This guest post was written by Paul Coleman, a Collaborative Postgraduate researcher here at the Museum of Science and Industry.
During the First World War, Britain was primarily reliant on coal-fired power stations for its supply of electricity, unlike countries such as the USA or Germany, which could make greater use of hydroelectric power. Demands were also placed on coal supplies by the gas industry, railways, the Merchant Navy and the Admiralty, as well as by domestic users across the country, with many families still reliant on coal fires for heating and cooking. In addition, coal exports formed a major part of Britain’s overseas trade.
However, during the first six months of the war, coal production declined as miners joined the armed forces, and by the end of first year of the war approximately 250,000 miners had left.[i] Coal was a vital resource, essential to the manufacture of gas and the production of electricity. If the electrical supply had to be curtailed or stopped, there would be no electrical searchlights, and, in addition, food supplies would be in danger because of the refrigerating plants in cold storage warehouses.[ii] In June 1915, the Electrician reported that the generation and distribution of electricity had reached a state of efficiency in its usage of coal that its use ‘was of material advantage in saving the greatest asset of the nation at this time’.
While the wartime disaster was averted, the importance of coal to national security had become obvious and electricity had been revealed as a more economical use of the national coal reserves. The Electrical Development Association (EDA) was set up in 1919, with the task of encouraging greater use electricity for both industrial and domestic purposes. As such, one of the key topics dealt with by the EDA was the preservation of coal resources and the role that greater use of electricity could play in this.
Leaflets such as Britain’s Buried Treasure (EDA 16) talked of the depletion of Britain’s coal resources, and the ways in which using electricity could help to reduce the amount of coal used. Stating that people did not want coal itself, but rather the light, heat and power that is released when it is burnt, arguing that it was better for both individuals as well as the nation that this process was carried out under scientific control in modern power stations. This would not only allow for more of the energy released to be utilised, but would also prevent the release of smoke soot and other emissions within the home, improving health as well as reducing the amount of work to be done around the home in terms of cleaning and preparing and lighting fires.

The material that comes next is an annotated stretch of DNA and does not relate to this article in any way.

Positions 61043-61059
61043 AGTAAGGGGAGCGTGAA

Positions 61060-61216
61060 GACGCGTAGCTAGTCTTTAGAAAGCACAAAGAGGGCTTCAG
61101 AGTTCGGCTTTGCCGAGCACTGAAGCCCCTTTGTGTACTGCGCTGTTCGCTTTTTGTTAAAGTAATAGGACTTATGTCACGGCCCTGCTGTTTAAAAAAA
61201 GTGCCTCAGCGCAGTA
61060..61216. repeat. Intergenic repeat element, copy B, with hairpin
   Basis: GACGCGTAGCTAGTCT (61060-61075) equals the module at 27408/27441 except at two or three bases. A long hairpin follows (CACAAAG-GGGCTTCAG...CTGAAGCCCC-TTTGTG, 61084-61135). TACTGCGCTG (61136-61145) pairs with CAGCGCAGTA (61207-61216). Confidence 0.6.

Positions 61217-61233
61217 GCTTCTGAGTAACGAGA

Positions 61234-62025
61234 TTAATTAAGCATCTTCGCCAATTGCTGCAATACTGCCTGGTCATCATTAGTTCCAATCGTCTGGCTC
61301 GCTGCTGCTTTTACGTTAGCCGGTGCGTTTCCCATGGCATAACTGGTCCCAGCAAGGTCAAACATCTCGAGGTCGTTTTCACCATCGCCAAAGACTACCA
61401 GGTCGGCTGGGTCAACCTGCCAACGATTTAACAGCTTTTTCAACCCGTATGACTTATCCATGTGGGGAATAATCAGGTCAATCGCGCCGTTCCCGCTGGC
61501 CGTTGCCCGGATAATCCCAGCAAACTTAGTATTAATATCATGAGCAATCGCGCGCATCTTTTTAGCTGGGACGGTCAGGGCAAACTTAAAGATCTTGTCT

This is perhaps best illustrated in a leaflet produced in 1919, titled the Land of Beautiful Reality (EDA 6). This leaflet tells the story of Barbara, an exhausted housewife, tired from a day spent cleaning dirty grates, lighting fires, cooking meals and carrying the coal required for all the fireplaces in the house. After dinner, she falls asleep and dreams of a “kindly Goddess” who replaces the old dirty grates and kitchen range with shiny new devices that needed “no cleaning, caused no work and reduced the household duties by half”.
When this is revealed to merely be a dream she reluctantly goes back to her life of hard work, but soon discovers that her husband, “that adorable man of hers”, has replaced all the coal fires with electric fires and the kitchen range with a modern oven, as well as many other useful electrical gadgets. The change in Barbara is monumental; rather than being exhausted she is now able to greet her “adorable man” at home with “smiles that spoke of health happiness and contentment”.
The remainder of the leaflet refers to electricity as a silent servant, which carries out your wishes at the touch of a button. The leaflet focuses on the ease and convenience of using electricity. While making no claims to being cheaper than the alternatives of coal or gas, the EDA claimed that using electricity was less wasteful and that every unit of electricity paid for would be converted into useful heat with nothing wasted up the chimney.
While leaflets such as this made much of the convenience, modernity, and health benefits of using electricity in the home, it is clear that one of the main focuses of the group at this time was the preservation of the nation’s coal resources, which underpinned the industrial and economic future of the country. As we are now recognising the consequences of using fossil fuels, it’s really interesting to look at this literature and see that conservation of coal and using different forms of energy are nothing new. Maybe we need Barbara and her “adorable man” to promote wind and solar energy next.
[i] 1 Supple, The History of the British Coal Industry: 44-48.
[ii] 2 “Coal Supplies”, The Electrician, No.1935, No.11, Vol. LXXV, Friday June 18 1915: 403.